We’ve all heard “Don’t judge a book by its cover,” but covers matter so much. The look of a book really influences our perception.

So, it’s a big moment for me to reveal the book jacket for Better Than Before, my book about how we can change our habits. Ta-da!

If you get my newsletter, daily quotations, book club recommendations, or you’re a Super-Fan, you got a preview. But now I’m unveiling it to the world.

Pay special attention to the star shapes. See how they suggest the formation of a habit? I must say, having the jacket makes the book feel much more real. It’s really about to go out into the world, at last.

I love the jacket, and I hope you do, too, but if you don’t — please don’t tell me. This ship has sailed.

Right now, I’m also finishing the “second pass pages,” which is my very last chance to make any edits. I’m handing that in on Wednesday, and then my work on the book is FINISHED. It’s exciting, but also nerve-wracking. I edit, edit, edit, and it’s hard for me to put down my pen and say that it’s done. Of course, it’s also a huge relief. For better or for worse,  Better Than Before will be finished on Wednesday.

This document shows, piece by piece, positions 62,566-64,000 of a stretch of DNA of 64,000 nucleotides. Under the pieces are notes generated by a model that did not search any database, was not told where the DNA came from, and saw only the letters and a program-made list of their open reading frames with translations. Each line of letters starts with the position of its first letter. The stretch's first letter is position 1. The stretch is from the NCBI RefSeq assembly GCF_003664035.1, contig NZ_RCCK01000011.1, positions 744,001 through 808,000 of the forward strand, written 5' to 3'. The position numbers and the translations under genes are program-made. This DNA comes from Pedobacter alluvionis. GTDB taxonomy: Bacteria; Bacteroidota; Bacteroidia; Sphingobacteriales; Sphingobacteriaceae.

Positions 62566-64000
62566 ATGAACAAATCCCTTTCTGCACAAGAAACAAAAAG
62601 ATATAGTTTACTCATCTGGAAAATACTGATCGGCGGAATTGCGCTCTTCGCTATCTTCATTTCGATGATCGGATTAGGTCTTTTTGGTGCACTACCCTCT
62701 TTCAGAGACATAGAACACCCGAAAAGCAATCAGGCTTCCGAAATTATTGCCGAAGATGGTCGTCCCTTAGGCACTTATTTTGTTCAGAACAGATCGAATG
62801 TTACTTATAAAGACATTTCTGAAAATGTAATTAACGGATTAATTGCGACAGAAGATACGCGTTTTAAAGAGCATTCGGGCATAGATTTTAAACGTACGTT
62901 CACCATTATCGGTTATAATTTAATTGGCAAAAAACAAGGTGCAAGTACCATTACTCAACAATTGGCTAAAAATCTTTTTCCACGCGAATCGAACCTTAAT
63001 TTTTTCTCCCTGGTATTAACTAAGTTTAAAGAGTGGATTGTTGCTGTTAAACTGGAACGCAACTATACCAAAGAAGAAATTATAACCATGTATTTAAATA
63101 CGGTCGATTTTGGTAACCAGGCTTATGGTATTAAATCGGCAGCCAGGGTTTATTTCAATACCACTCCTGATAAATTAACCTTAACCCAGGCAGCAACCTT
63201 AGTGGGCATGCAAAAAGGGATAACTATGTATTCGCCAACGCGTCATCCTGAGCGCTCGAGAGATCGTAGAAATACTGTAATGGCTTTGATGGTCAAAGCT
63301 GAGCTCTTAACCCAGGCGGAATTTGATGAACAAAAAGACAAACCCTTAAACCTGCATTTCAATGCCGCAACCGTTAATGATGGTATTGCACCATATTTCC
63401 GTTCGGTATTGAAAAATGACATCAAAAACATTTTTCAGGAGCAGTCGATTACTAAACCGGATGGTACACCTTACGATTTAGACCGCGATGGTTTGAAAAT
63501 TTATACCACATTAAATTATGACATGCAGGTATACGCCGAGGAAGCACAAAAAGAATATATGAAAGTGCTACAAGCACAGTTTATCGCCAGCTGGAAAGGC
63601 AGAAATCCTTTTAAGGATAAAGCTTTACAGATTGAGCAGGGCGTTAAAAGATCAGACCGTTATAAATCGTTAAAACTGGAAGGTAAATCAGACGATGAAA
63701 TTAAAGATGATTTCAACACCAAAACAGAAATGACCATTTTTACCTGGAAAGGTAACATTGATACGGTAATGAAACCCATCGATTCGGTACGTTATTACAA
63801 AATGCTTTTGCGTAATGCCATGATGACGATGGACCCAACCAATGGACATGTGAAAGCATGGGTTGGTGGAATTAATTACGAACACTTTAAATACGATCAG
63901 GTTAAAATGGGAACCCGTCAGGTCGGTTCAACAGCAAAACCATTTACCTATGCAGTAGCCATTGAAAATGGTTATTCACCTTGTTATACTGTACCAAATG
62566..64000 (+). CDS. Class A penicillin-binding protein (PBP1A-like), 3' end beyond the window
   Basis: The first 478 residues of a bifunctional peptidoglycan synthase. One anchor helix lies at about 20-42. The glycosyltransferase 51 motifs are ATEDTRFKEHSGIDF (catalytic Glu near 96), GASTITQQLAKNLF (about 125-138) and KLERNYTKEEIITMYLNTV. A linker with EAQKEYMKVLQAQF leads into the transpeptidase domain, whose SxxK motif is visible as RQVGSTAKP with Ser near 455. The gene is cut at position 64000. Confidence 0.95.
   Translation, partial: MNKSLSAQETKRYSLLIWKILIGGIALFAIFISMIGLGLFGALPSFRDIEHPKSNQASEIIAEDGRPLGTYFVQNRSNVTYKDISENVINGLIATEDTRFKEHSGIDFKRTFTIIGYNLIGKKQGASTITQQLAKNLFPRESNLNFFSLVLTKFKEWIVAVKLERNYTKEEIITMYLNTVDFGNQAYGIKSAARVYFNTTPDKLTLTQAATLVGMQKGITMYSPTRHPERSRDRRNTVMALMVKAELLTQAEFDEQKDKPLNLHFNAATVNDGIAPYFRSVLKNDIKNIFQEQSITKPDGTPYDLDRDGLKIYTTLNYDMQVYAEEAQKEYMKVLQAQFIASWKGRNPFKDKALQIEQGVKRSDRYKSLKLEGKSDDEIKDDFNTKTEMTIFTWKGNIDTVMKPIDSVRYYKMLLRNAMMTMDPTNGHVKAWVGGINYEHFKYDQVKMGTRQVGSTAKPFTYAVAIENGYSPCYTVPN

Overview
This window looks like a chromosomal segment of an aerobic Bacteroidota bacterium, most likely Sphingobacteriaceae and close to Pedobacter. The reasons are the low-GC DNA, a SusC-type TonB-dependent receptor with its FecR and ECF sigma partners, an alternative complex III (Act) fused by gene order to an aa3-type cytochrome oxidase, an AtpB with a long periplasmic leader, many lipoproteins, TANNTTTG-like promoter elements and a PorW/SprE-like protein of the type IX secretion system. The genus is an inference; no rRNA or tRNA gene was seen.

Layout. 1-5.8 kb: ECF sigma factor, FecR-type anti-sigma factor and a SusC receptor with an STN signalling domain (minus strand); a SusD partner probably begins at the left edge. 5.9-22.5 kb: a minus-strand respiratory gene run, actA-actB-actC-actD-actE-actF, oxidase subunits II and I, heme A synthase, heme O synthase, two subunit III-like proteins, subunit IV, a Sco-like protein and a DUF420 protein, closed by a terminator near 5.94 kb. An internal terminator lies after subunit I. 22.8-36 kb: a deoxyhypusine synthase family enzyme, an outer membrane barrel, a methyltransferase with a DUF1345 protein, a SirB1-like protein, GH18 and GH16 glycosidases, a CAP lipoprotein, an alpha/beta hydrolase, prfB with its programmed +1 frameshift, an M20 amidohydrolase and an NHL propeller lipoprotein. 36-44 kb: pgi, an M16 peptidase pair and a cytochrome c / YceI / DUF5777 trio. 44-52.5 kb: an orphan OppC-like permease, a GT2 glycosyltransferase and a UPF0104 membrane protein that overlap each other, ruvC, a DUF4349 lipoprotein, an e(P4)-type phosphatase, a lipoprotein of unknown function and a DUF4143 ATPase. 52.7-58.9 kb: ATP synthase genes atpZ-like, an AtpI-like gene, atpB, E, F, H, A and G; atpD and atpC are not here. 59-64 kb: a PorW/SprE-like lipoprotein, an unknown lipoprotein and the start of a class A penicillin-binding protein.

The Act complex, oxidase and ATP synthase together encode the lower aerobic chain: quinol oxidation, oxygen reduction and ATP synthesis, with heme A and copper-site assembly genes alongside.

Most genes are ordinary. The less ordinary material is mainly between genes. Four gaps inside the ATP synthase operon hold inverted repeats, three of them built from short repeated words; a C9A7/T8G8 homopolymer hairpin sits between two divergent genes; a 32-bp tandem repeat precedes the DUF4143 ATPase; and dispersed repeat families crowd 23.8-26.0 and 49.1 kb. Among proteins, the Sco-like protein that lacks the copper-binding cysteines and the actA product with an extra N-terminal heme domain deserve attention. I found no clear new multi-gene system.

Then it will be onward to March 17, 2015.

The book comes out in March, but f you’re inclined to buy it, it would be a big help to me if you pre-order it now. The way that book publishing works these days, pre-orders really matter. Booksellers, the media, other readers, the publisher, all pay a lot of attention to that number. So buy early and often! So many people have already pre-ordered, and I appreciate that so much.

Many people have asked me whether I’ll read the audio-book myself. Yes,  I will. Last time I did a recording, for The Happiness Project, I learned that I’d been mispronouncing “gimcrack” all my life. Who knows what I’ll find out this time?

To give you a taste of Better Than Before, here’s my Habits Manifesto:

  • What we do every day matters more than what we do once in a while.
  • Make it easy to do right and hard to go wrong.
  • Focus on actions, not outcomes.
  • By giving something up, we may gain. (For instance, with the Strategy of Abstaining.)
  • Things often get harder before they get easier.
  • When we give more to ourselves, we can ask more from ourselves. (The most fun strategy–Strategy of Treats.)
  • We’re not very different from other people, but those differences are very important.